COVID-19 and COVID-19 vaccine conversations can be difficult to have with differing opinions. Recent changes with masking, extra booster doses and new variants of the COVID-19 virus have led to unknowns and concerns.
In these times of uncertainty, it’s important to remember that the COVID-19 vaccine is your best protection against serious COVID-19, including hospital admission and death. More importantly, your provider is available to have these conversations and help answer questions.
In previous Shine365 blogs, our experts discussed four main questions or concerns that someone could have during COVID-19 vaccine conversations.
Why do I need booster doses?
Research has shown that protection against the virus from the COVID-19 vaccines can wane. For this reason, COVID-19 vaccines may not be as effective against COVID-19 variants. A booster dose is a supplemental dose given to people when the immune response to a primary vaccine series has waned over time. This is similar to why we recommend a tetanus, diphtheria booster every 10 years and the influenza vaccine each year.
Additional research has shown that more doses of the COVID-19 vaccine can improve a person’s response to their initial vaccine series.
Centers for Disease Control and Prevention (CDC) provides more recommendations on first booster and second booster. First booster is for everyone 12 years and older after completing the primary vaccine series. The second booster is also available for people age 50 years and older, age 12 years and older who are moderately or severely immunocompromised and people who got two doses (one primary dose and one booster) of Johnson & Johnson’s Janssen vaccine. The decision to get a second booster depends on your individual risk for serious COVID-19 and your risk tolerance.
“CDC routinely analyzes data from multiple studies to understand how well COVID-19 vaccines are working,” said Dr. Edward Belongia, an infectious disease epidemiologist at Marshfield Clinic Research Institute. “These studies continue to show that COVID-19 vaccines are effective at preventing severe disease from COVID-19, including hospitalization.”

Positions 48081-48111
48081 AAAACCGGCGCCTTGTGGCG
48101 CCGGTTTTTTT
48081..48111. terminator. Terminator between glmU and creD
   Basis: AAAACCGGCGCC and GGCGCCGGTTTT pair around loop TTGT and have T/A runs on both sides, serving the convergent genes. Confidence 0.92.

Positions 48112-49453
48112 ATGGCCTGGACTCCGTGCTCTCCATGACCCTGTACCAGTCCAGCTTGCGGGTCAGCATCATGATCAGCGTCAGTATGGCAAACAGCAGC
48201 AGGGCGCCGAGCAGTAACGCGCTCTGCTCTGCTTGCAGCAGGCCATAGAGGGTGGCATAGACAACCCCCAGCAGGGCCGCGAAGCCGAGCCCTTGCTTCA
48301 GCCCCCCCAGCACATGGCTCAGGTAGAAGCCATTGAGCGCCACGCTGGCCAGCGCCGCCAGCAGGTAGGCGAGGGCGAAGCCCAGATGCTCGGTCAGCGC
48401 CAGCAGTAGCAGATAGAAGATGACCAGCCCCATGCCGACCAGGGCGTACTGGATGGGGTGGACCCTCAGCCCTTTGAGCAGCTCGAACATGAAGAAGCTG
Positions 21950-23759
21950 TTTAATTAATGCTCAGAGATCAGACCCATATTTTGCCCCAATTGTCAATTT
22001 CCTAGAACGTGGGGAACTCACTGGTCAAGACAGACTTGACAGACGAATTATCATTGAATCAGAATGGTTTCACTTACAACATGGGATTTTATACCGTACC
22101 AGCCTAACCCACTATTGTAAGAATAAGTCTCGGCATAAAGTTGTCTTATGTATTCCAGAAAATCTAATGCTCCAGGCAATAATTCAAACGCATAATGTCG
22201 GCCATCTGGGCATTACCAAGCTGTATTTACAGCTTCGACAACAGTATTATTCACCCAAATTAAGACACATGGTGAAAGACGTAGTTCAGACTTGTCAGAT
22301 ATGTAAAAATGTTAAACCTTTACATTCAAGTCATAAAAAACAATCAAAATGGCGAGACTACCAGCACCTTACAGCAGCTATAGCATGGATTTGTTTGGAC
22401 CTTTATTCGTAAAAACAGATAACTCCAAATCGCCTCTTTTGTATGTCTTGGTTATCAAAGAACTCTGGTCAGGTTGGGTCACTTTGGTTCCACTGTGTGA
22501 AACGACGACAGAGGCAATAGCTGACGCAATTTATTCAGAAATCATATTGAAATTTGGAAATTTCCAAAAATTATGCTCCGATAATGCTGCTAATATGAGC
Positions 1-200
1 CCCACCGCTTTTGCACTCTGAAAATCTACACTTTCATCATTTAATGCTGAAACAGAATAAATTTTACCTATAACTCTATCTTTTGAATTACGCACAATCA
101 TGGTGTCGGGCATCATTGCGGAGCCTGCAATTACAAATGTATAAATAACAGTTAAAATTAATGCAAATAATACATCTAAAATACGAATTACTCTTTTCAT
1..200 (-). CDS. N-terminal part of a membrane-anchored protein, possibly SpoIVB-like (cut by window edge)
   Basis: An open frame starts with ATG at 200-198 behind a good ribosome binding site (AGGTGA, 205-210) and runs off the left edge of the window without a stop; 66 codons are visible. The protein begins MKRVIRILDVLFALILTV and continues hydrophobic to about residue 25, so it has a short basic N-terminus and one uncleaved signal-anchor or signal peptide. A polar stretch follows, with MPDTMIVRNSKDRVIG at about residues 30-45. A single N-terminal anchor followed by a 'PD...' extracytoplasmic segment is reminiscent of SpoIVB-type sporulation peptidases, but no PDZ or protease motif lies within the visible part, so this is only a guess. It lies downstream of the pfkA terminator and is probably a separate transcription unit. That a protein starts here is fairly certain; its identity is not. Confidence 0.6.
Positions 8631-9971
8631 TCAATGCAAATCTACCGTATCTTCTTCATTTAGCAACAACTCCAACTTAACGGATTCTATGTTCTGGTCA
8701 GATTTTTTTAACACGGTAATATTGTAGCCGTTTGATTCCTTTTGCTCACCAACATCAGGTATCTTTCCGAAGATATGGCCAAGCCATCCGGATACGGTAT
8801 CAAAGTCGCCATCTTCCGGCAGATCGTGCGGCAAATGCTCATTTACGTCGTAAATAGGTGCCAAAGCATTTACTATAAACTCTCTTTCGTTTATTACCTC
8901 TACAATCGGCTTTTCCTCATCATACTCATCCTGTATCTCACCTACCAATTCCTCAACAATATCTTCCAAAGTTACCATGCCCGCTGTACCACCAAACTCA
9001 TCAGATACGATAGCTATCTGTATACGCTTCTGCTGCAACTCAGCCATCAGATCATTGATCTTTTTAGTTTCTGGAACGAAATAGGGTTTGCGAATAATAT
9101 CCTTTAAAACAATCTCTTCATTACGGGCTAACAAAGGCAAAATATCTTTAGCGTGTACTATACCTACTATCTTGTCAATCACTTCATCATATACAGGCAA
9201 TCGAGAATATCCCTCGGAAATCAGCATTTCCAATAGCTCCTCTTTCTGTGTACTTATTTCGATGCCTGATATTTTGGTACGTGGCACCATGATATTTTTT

I don’t need the vaccine, I had COVID-19
We know that natural infection with SARS-CoV-2, the virus that causes COVID-19, provides substantial protection for at least a few months by generating antibodies and a cell-mediated immune response. Should you rely on this for protection and skip the vaccine if you were previously infected? The answer is a clear ‘no’.
Vaccination has two important benefits for people previously infected: a single dose of vaccine will strongly boost neutralizing antibody levels—these are antibodies that inactivate the virus and higher levels are associated with greater protection. The second benefit comes from a different part of the immune system. Vaccination activates immune T-cells that increase protection against severe illness and against variant strains.
According to the CDC, cases of reinfection with COVID-19 have been reported. Studies show that people who have antibodies from an infection with the virus that causes COVID-19 can improve their level of protection by getting vaccinated.
Are the COVID-19 vaccines safe?
“Research also has shown that vaccination after infection is safe,” Dr. Belongia said.
Hundreds of millions of Americans have received COVID-19 vaccines under the most intense safety monitoring in U.S. history. To view the current total number of COVID-19 vaccinations that have been administered in the United States, visit the CDC COVID Data Tracker.
One fear often heard is that the COVID-19 vaccine effects fertility or pregnancy, but this is not true. Current recommendations from CDC, American College of OBGYN, and Society for Maternal Fetal Medicine, is that the COVID-19 vaccine is recommended for all pregnant and lactating patients.
When it comes to children, COVID-19 vaccines are continuously being studied, and children 5-11 have been eligible for pediatric Pfizer-BioNTech COVID-19 vaccine since November 2021. The pediatric Pfizer-BioNTech COVID-19 vaccine reduced the risk of symptomatic COVID-19 in children by 91% during the phase three clinical trial. About 1,500 children received the vaccine in the clinical trial.
Research has also shown the vaccine to be highly effective against death and hospitalization due to COVID-19 in all ages.
CDC covers more myths and facts about the COVID-19 vaccine on their website.
How do I decide if I should get the vaccine?
Have a conversation with your provider and ask any questions you have. Health care providers have done their research to help answer questions. They also may have had the same concerns or reservations as you.
Learn all you can about the COVID-19 vaccine so you can make the most informed decision about getting vaccinated.
If you would like to schedule your vaccine or additional dose with Marshfield Clinic Health System, visit marshfieldclinic.org/CovidVaccine.